Turkey and the IMF
The Executive Board of the International Monetary Fund (IMF) today completed the first review of Turkey's economic performance under the three-year stand-by credit. The decision will enable Turkey to draw up to SDR 867.6 million (about US$1 billion) immediately.
The stand-by credit was approved on February 4, 2002 (see Press Release No. 02/7) in a total amount of SDR 12.8 billion (about US$16 billion). So far, Turkey has drawn SDR 7.3 billion (about US$9 billion).
After the Executive Board discussion on Turkey, Anne Krueger, First Deputy Managing Director and Acting Chair, said:
"The Turkish authorities have made considerable progress in implementing their ambitious economic reform program. In the past, financial indiscipline and structural weaknesses had prevented Turkey from realizing its economic potential, and created an environment of highly volatile growth and inflation over several decades. The program addresses these weaknesses and should reduce the vulnerability of the economy to shocks. It represents a further decisive step away from the interventionist policies of the past, and will lay the groundwork for a more consistent economic performance in the future.
"In this regard, the positive momentum of macroeconomic adjustment and structural reform that the authorities have maintained since last fall has been encouraging. Macroeconomic policies have remained on course, and the government has continued to press ahead with structural reform. The authorities' efforts have been rewarded by a substantial decline in interest rates, a strong balance of payments position and an associated appreciation of the Turkish lira, and a drop in inflation and in inflation expectations. Despite these positive developments, downside risks remain. In particular, the timing and strength of the recovery in output are as yet uncertain, and financial markets remain alert to the possibility of further shocks. Unwavering implementation of the program with the undivided support of the government coalition is needed to bring the Turkish economy onto a sustainable growth path.
"Fiscal developments remain on track, but strict budget implementation must continue to ensure debt sustainability. While the authorities remain firmly committed to the target of a public sector primary surplus of 6.5 percent of GNP for 2002, they need to remain mindful of possible downside implementation risks, and stand ready to take further offsetting measures to safeguard the primary surplus target.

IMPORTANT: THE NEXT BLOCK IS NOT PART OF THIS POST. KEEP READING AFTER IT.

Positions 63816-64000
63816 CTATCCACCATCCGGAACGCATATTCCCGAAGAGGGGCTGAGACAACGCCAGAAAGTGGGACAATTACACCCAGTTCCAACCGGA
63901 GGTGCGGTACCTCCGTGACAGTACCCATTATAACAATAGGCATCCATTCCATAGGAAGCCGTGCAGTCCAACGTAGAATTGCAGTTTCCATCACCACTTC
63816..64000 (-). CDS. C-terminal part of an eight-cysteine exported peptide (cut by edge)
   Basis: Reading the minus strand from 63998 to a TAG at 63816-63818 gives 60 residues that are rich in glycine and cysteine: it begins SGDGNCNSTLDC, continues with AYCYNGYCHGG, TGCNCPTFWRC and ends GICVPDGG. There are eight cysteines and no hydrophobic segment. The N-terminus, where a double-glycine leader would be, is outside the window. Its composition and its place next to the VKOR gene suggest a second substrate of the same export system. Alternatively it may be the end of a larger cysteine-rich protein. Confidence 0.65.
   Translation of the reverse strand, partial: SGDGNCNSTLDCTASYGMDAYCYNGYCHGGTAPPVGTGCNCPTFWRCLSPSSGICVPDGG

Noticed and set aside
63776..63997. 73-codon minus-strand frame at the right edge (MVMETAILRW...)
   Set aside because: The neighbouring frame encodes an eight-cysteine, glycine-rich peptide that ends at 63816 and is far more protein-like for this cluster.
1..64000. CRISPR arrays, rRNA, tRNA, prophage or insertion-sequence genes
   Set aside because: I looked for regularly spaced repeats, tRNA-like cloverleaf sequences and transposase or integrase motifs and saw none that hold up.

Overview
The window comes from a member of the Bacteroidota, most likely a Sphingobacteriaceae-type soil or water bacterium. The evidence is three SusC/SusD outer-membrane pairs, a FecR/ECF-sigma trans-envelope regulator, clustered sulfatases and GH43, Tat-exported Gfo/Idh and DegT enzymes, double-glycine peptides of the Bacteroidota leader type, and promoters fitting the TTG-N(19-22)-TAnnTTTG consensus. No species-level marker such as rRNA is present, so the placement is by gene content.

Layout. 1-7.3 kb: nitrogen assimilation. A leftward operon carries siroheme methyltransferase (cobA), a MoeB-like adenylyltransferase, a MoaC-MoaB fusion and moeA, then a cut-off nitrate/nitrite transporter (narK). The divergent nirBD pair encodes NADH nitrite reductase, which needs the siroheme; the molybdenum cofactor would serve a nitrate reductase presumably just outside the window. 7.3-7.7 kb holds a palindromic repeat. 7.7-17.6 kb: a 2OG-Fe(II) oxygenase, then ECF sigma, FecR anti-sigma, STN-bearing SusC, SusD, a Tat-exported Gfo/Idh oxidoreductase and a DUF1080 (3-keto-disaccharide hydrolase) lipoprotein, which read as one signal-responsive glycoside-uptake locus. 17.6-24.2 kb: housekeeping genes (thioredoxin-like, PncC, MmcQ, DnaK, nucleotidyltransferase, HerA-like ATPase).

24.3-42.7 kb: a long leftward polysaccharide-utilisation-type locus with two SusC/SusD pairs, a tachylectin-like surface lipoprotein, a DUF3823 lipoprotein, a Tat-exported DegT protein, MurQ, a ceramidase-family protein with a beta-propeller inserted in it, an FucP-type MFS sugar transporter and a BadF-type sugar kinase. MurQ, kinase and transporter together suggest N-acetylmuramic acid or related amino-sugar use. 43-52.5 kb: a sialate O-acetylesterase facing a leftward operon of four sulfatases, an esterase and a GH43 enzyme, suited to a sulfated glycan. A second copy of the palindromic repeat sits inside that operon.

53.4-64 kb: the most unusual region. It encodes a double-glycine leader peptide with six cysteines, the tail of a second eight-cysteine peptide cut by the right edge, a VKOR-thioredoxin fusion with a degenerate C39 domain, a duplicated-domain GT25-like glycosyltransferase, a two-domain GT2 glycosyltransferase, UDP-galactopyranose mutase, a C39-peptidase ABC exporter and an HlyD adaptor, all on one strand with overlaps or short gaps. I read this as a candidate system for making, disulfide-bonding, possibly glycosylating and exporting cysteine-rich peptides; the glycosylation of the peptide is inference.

"To be sustainable, the achievement of the overall budget targets will need to be underpinned by decisive reforms in public employment and budget mechanisms. In this regard, efforts to improve expenditure management, streamline tax policy, and strengthen revenue administration are encouraging. On the tax side, it will be important to avoid complicating the tax code with additional incentives. On the expenditure side, credible estimates of overstaffing in state economic enterprises are required to lay the basis for the much-needed downsizing in this sector.
"The scope for monetary policy to promote disinflation and enhance confidence is increasing. One avenue is a move to inflation targeting, which could help further anchor inflation expectations. In this regard, recent inflation developments are encouraging. Regarding reserve management, the authorities' efforts to make use of the better-than-expected balance of payments developments to build up foreign exchange reserves through pre-announced foreign exchange purchase auctions are appropriate, and should further improve confidence. Further development of the money and foreign exchange markets is needed to help ensure a smoother functioning of the floating exchange rate regime. The authorities' plans to lower distortionary taxes and reform the system of reserve requirements are welcome. The Central Bank has made good progress in improving transparency, including through improvements in financial reporting, internal controls and in the external audit process.
"More even progress is needed in the structural areas. The progress in banking sector reform, including the implementation of the bank recapitalization plan, is welcome, but corporate debt restructuring should be accelerated. Moving forward, the integrity and transparency of the bank recapitalization process and the independence of Turkey's regulatory institutions should be maintained. Renewed impetus should be given to privatization now that market conditions are more favorable, and the government should forcefully demonstrate its commitment to dealing with deficiencies in the investment environment and improving governance," Ms. Krueger said.
IMF EXTERNAL RELATIONS DEPARTMENT